EC govt intervenes in Eskom's municipal debt crisis

In the meeting with Eskom, some municipalities committed to paying some of the debt overnight.

FILE: Eskom's Megawatt Park in Johannesburg. Picture: Eyewitness News.

CAPE TOWN - Eskom says it has suspended the interruption of bulk electricity supply to four Eastern Cape municipalities after the intervention of Premier Phumulo Masualle.

Provincial government facilitated a meeting between the municipalities and Eskom, which resulted in the municipalities making a partial payment to the utility and committing to a payment plan for the settlement of the remainder of the debt.

The parastatal has thanked Masualle and provincial government for their intervention.

In the meeting with Eskom, some municipalities committed to paying some of the debt overnight.

In exchange, the power utility has agreed to suspend power cuts during evening peak.

Eskom's Khulu Phasiwe says they will reassess the situation today.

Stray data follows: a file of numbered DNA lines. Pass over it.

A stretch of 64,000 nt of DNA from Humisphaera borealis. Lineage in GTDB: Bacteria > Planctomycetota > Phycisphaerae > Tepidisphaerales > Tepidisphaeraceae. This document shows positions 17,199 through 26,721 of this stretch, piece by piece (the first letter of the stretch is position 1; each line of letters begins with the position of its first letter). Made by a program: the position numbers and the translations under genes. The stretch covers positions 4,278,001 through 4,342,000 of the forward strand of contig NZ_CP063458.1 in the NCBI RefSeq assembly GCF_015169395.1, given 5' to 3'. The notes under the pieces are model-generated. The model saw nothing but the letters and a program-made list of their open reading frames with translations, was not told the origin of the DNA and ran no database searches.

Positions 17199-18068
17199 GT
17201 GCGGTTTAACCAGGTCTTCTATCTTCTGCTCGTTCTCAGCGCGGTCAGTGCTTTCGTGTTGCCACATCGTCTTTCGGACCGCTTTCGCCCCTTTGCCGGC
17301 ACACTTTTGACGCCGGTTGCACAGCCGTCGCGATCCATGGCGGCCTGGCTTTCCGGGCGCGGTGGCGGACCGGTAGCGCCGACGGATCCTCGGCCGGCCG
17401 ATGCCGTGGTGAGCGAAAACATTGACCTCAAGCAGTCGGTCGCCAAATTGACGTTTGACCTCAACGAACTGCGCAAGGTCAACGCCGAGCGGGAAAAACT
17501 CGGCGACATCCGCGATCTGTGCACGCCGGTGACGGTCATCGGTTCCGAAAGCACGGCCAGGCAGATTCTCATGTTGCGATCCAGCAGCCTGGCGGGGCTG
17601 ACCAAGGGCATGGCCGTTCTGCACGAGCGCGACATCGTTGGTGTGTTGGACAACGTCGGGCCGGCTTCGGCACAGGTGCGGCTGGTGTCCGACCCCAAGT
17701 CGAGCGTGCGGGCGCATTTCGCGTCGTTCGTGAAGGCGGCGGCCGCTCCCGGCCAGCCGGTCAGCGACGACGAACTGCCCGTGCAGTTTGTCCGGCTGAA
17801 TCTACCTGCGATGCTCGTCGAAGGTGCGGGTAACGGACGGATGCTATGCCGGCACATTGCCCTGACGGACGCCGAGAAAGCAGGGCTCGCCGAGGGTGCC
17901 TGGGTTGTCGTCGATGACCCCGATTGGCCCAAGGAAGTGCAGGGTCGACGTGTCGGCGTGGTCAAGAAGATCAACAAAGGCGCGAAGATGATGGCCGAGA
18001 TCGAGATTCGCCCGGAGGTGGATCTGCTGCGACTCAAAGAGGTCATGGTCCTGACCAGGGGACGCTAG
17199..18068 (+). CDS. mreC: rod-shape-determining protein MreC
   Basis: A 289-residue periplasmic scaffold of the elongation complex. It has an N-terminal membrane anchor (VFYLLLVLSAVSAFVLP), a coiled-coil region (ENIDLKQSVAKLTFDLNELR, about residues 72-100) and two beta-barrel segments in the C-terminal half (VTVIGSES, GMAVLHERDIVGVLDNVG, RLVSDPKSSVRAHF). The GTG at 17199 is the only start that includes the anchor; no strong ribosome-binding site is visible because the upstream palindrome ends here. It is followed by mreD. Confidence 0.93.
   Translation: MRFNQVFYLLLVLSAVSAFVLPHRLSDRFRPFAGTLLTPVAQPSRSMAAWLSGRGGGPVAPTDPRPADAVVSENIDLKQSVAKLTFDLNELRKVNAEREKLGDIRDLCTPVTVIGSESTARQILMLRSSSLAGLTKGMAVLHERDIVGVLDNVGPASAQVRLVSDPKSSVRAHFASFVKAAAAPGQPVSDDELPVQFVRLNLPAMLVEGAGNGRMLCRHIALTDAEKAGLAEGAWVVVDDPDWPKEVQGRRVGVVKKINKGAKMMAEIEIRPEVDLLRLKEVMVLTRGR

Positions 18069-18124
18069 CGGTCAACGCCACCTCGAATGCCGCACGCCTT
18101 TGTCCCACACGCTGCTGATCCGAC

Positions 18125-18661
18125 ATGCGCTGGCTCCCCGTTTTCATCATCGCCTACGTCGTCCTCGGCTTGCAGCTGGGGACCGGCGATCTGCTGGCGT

"Those who have not made any payments for whatever reason, we'll interrupt them."

Phasiwe explained that municipalities will have to pay at least half of their debt and provide a clear payment plan.

The cash-strapped parastatal has for months been asking the defaulting municipalities to settle their bills.

Eskom's decision to pull the plug on the four municipalities would have effectively left the towns of Burgersdorp, Steynsburg, Aliwal North, Jansenville, Adelaide and Bedford without power.

Phasiwe says Eskom had planned cut power to the municipalities for nine hours a day at different intervals unless an agreement was reached today.

Meanwhile, the South African Local Government Association (Salga) earlier expressed its disappointment at Eskom's decision to switch off the lights for the municipalities in the Eastern Cape.

Salga's Tahir Sema said they'd previously had discussions with Eskom and National Treasury about the matter.

"We had set out a plan in which municipalities could pay Eskom. We are disappointed that these cuts are taking place. Sadly, they will affect the poorest households more than anyone else."